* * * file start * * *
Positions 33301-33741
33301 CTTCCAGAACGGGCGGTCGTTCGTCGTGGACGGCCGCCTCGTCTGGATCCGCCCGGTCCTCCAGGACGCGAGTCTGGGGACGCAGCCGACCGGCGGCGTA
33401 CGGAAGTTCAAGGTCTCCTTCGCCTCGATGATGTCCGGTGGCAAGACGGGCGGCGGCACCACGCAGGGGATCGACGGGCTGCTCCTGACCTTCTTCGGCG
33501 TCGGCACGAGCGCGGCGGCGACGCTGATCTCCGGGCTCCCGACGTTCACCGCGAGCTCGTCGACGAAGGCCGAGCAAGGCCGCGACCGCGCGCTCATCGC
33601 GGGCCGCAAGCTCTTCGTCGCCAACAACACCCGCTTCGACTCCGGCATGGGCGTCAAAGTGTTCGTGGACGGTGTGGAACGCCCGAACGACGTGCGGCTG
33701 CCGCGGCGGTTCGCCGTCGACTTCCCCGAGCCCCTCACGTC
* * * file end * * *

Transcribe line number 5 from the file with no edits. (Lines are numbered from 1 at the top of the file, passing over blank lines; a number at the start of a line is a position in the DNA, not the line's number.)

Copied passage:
33601 GGGCCGCAAGCTCTTCGTCGCCAACAACACCCGCTTCGACTCCGGCATGGGCGTCAAAGTGTTCGTGGACGGTGTGGAACGCCCGAACGACGTGCGGCTG